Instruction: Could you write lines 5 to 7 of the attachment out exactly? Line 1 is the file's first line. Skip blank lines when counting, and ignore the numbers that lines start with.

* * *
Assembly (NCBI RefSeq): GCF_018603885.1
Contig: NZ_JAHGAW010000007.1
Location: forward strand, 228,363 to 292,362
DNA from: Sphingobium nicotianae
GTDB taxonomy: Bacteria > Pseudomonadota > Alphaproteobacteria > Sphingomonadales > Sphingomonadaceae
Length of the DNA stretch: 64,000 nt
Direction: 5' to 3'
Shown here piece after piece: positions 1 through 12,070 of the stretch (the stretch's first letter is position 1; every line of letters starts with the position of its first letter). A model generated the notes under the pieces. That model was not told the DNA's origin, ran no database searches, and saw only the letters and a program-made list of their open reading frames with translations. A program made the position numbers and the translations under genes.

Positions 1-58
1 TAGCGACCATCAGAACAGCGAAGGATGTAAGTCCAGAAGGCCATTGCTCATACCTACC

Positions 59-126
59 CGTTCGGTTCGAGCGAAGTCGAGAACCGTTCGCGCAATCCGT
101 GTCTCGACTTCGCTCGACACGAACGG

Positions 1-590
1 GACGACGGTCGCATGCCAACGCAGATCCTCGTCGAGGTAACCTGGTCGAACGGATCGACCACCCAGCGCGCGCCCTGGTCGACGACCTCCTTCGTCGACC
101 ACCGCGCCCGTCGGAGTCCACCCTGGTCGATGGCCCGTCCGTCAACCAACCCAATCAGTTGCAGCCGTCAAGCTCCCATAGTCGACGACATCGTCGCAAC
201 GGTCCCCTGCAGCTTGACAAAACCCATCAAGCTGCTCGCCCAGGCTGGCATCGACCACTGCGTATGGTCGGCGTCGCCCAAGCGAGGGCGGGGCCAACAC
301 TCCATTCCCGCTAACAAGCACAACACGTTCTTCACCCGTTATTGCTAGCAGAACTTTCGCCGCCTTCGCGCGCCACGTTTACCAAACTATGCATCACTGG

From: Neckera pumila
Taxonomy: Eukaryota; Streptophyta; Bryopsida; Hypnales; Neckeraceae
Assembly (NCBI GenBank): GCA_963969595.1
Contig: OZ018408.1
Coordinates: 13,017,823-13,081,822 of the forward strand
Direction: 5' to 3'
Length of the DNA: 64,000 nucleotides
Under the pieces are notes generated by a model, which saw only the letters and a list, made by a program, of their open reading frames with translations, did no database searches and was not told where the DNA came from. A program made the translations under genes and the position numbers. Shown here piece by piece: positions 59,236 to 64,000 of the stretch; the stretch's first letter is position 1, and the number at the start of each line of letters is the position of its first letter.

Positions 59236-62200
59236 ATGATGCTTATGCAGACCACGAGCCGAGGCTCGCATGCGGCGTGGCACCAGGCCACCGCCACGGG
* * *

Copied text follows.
GTDB taxonomy: Bacteria > Pseudomonadota > Alphaproteobacteria > Sphingomonadales > Sphingomonadaceae
Length of the DNA stretch: 64,000 nt
Direction: 5' to 3'